Beginning on May 1, the alliance cut production by 9.7 million barrels per day. The cuts were initially supposed to begin declining on July 1. Now, July’s production cut will be 9.6 million bpd after Mexico, which accounts for 100,000 bpd, said it remained committed to the group’s prior agreement.
The cuts will be reviewed on a monthly basis, with the next meeting slated for June 18. One ongoing issue for OPEC has been nations not abiding by their prescribed quotas, and Saturday’s agreement is contingent upon greater levels of compliance. Nations that have failed to curb output by their allocated amount must enact additional cuts in July, August and September in order to make up for non-compliance in May and June.
Ahead of the meeting, the oil market displayed optimism over an agreement. On Friday West Texas Intermediate jumped 5.72% to settle at $39.55, while international benchmark Brent crude gained 5.78% to settle at $42.30. It was each contract’s sixth straight week of gains, and the highest settle since March 6.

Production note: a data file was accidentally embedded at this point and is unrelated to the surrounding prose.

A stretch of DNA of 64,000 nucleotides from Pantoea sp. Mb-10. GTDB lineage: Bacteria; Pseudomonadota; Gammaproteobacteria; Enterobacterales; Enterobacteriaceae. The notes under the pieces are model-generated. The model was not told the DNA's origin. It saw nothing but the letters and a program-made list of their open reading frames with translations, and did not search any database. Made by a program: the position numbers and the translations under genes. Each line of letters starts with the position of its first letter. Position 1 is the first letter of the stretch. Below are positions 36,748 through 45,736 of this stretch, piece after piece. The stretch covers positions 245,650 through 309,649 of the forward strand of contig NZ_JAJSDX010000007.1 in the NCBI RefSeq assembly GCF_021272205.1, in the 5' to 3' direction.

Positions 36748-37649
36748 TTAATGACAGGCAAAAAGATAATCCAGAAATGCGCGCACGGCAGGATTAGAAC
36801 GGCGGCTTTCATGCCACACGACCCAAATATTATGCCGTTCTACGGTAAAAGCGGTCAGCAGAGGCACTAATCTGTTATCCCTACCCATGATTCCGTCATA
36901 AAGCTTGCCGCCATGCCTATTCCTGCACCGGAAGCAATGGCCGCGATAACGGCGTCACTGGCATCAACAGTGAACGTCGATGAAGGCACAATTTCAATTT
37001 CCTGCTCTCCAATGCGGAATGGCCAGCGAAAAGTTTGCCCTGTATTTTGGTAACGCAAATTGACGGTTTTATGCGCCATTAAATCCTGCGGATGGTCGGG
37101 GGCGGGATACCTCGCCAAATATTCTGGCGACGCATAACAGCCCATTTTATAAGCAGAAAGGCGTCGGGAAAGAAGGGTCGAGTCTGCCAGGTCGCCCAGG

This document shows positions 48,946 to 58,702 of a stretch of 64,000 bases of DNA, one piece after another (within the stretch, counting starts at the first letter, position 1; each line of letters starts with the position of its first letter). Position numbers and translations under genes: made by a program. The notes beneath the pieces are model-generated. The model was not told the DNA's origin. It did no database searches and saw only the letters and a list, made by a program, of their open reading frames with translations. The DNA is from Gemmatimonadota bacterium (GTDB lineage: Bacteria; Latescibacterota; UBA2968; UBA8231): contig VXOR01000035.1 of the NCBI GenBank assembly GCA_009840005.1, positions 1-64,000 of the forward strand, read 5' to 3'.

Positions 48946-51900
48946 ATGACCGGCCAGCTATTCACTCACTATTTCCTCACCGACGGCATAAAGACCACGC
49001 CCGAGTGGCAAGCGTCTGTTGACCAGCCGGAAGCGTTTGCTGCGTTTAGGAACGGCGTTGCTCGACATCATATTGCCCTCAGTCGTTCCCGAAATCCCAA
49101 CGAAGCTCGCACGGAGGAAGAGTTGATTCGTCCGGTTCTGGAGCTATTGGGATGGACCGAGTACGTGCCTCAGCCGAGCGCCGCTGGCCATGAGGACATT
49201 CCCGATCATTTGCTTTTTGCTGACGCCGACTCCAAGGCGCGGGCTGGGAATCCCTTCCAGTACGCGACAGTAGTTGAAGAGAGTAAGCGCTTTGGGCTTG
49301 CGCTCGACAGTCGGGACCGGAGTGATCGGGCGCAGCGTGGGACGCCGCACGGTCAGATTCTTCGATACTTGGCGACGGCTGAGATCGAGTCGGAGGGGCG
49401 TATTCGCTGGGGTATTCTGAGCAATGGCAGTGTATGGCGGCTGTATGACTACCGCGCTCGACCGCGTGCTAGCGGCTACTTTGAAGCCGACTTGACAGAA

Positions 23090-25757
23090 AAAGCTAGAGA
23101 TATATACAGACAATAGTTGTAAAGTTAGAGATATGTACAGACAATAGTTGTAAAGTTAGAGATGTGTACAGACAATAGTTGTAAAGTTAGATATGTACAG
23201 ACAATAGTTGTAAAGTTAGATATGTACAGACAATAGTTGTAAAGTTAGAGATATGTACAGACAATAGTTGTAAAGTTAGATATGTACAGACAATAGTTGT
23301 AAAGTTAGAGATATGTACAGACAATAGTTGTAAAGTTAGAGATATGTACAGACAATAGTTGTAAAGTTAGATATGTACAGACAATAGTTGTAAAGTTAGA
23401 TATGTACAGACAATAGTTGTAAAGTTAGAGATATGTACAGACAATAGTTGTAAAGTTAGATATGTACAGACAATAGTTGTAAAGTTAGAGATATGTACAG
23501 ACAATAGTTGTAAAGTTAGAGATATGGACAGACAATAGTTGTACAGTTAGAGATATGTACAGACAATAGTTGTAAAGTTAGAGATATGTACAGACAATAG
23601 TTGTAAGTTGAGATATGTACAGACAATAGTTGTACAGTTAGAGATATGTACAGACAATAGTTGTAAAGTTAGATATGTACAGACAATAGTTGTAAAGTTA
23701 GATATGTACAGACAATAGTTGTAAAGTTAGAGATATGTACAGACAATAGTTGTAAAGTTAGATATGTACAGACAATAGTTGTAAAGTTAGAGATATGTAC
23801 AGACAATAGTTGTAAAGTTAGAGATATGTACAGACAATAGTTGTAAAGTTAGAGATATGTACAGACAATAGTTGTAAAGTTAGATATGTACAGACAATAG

Under the prior agreement, which was set during an extraordinary multi-day meeting in April, the 23-member group began curbing production by 9.7 million bpd on May 1, which was slated to extend through the end of June. The cuts would then begin to taper. From July through the end of 2020, 7.7 million bpd would be taken offline, followed by 5.8 million bpd from January 2021 through April 2022.
The cut — the largest in history — came as oil demand fell off a cliff due to the coronavirus pandemic. The International Energy Agency estimates that about one quarter of demand was sapped in April as billions of people around the world stayed home in an effort to slow the spread of Covid-19. The hit to demand came as producers continued to pump oil, which sent WTI tumbling into negative territory for the first time on record, while Brent fell to a 20-year low.